Wednesday, July 19, 2023

Why Canning Jars Break

Why Canning Jars Break

There are many reasons why canning jars break. The good news is that it is rare that they do, and most common reasons for breakage can be easily avoided keeping the following things in mind.  

Jars Break When Adding Food

Hot Food in Cold Jars

The reason why the jars must be warmed before filling them with hot food or liquid is so the temperature change is not such a shock to the glass.

I use my roaster to warm up the jars. I set it on 150 degrees and let the jars sit in there while I'm getting everything else ready. That temperature keeps the jars warm enough to be able to withstand the hot liquid that I'll add later. "Hot liquid" doesn't mean liquid at a hard boil. It's liquid that is in between a slow boil and hot tap water.

The 3" of water in the bottom of the pressure canner should also be kept at generally the same temperature. It's on a low setting; just enough to keep the water hot but not boiling or scalding.

Pressure Canner
Click to View

Jars Break During Processing

Lids Over Tightened

The lids need to be tightened to "finger tight," which means snug, but not so tight that it is difficult to remove.   

It's helpful to understand how the pressure in the jar works. The contents of the jar will heat and expand as the processing takes place. The air in the headspace is pushed out of the tiny gap between the lid and the jar. That's why there are two top pieces to canning jars; the lid and the ring. The ring keeps the lid from lifting up too much and allowing water in. That's how the vacuum is created.

When you remove the jars from the canner, the contents cool, contract and suck the lids down. 

Applying the rings too tightly prevents the air from escaping as it should during processing.

Click to View

Headspace Wrong

Correct headspace is crucial because there needs to be enough space for the expansion of air and jar contents.
Always follow the recommendations for headspace which are specific to each type of food.

And since some foods expand more than others, it's important also to be sure you're not adding an ingredient that is not safe to can because of the product's density.

Further Reading:  Ingredients Not Safe to Can

Click to View

Too Much Pressure Too Fast

The pressure inside the canner and the jars needs to rise slowly to finally get to the height of the processing temperature. Slowly is the key, to avoid thermal shock to the jars.

After the jars are placed in the canner and the lid is securely on, the pressure in the canner needs to vent for ten minutes. This step is needed to ensure that your canner is void of air entirely, and that takes time. The idea is to gradually raise the temperature.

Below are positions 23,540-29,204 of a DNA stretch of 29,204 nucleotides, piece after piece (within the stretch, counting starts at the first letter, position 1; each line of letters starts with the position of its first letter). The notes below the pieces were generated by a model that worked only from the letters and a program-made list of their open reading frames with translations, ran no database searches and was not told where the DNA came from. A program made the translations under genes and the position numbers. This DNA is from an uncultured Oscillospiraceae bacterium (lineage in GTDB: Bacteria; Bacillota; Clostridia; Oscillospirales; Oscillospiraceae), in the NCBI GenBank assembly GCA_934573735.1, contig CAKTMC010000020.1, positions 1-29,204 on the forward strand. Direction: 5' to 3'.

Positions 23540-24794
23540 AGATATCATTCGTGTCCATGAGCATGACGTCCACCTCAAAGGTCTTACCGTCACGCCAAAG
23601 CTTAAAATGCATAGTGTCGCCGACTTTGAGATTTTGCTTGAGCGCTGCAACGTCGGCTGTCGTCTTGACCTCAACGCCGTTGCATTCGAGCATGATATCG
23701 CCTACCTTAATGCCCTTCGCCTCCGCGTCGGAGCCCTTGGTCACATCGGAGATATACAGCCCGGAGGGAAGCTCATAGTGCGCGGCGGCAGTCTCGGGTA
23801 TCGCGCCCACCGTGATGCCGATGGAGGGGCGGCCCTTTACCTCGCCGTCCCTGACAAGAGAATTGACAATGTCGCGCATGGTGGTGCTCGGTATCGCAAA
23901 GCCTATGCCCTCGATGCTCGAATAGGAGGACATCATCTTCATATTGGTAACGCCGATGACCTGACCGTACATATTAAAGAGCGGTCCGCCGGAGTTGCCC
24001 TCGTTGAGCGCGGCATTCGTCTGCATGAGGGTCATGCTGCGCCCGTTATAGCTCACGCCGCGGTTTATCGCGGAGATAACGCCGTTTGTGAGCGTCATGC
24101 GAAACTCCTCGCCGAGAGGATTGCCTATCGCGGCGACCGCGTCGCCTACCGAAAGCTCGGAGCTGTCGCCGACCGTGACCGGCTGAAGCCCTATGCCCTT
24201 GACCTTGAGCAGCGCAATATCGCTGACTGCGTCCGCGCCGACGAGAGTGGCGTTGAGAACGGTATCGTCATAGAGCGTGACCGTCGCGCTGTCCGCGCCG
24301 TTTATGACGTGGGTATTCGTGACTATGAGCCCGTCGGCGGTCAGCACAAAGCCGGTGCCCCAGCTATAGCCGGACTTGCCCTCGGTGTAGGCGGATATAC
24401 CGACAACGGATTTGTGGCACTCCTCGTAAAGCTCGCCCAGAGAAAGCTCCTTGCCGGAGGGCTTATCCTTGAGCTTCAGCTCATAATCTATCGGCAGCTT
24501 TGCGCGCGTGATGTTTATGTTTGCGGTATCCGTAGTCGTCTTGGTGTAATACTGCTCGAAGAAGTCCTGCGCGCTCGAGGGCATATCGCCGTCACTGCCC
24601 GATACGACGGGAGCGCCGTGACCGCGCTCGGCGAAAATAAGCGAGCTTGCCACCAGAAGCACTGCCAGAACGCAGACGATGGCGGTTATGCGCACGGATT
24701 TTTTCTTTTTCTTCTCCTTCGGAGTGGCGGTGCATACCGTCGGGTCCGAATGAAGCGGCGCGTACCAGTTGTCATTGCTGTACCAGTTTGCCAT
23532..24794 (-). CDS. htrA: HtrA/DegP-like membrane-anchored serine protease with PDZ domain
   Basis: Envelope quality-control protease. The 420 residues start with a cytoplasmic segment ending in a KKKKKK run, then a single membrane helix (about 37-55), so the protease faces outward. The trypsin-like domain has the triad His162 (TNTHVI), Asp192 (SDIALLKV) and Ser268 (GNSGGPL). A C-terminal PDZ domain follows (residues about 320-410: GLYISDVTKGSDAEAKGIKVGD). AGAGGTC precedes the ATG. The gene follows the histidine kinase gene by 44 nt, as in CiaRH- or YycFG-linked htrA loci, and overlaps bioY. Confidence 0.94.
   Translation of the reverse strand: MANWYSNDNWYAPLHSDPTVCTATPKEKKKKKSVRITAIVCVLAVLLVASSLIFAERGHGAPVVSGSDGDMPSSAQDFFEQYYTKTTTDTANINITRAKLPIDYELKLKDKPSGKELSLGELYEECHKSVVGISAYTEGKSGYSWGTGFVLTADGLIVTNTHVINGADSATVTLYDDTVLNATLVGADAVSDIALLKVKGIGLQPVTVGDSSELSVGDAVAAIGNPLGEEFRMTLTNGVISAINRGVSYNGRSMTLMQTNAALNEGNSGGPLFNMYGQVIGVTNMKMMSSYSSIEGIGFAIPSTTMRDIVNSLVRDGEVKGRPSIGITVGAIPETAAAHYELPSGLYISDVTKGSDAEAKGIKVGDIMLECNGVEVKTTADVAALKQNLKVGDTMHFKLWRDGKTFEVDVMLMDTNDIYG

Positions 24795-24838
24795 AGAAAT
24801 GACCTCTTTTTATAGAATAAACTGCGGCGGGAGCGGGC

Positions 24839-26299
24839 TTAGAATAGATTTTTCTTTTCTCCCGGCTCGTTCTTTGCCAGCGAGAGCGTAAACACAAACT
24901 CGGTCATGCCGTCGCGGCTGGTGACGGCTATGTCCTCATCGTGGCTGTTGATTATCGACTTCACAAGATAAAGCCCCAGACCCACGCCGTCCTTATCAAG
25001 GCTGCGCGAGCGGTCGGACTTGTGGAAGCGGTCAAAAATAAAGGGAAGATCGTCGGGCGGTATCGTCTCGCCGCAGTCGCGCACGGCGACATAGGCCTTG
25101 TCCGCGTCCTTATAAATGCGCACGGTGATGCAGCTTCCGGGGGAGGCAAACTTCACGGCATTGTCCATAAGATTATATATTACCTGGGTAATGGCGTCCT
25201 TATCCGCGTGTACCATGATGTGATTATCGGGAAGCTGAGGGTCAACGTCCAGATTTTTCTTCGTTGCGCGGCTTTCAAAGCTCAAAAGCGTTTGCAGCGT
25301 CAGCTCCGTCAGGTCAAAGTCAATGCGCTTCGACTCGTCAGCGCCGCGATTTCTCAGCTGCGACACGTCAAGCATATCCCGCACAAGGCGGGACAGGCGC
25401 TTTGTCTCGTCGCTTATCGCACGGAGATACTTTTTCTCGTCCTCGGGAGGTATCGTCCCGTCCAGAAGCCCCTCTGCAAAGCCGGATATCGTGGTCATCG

Once a steady stream is being released, it's time to put on the gauge and let the canner go to the correct pounds of pressure, then start the timer.

Click to View

Bottom Rack Not Used

Jars placed directly in the bottom of the canner without the rack, a wet towel or some other barrier can cause the jars to break.  Although this is not common, it does happen.

The rack keeps the direct heat of the stove away from the bottoms of the jars. If you don't have a rack, you can use a set of canning rings placed around the bottom of the canner.  

Click to View

The Jar Itself

Hairline cracks in jars can be very hard to see and may cause a jar to break under pressure.

Keep in mind that canning jars do eventually weaken with age and the repeated use of heating and cooling. If you're using older jars, or if you're just not sure for any reason that the jar is solid, it would be safer to use it in a water bath to keep it from being over stressed.

Jars Break While Cooling

Another way fast change of temperature of the glass jars can cause a problem is when the hot jars go from the canner to cooler temperatures.

After removing the hot canning jars from the pressure canner, place the jars on top of a dish towel as a barrier between the cold surface of the counter top and the hot glass. Placing another dish towel over the jars will help keep out cold drafts.

Spaghetti Jars as Mason Jars

A Word About Commercial Food Jars

Be wary of using commercial food jars in a pressure canner. Those jars may not properly fit the lids you are using and maybe they haven't been specially tempered to withstand the heat necessary in the home canning process. If in doubt, use them for other purposes.

Click to View


Pressure canning can be daunting to the new canner, but if you adhere to safe practices, you're risk of having jars break are very low.  So enjoy it!


Where to go next!

Great Garden Articles -- Full List!
Follow us on Pinterest!
Hit the "Follow Button" Our Blog Homepage!

This post may contain some Amazon Associate links meaning that I will get a small compensation at no expense to you if you purchase something from this blog.

No comments:

Post a Comment

Note: Only a member of this blog may post a comment.

Popular Posts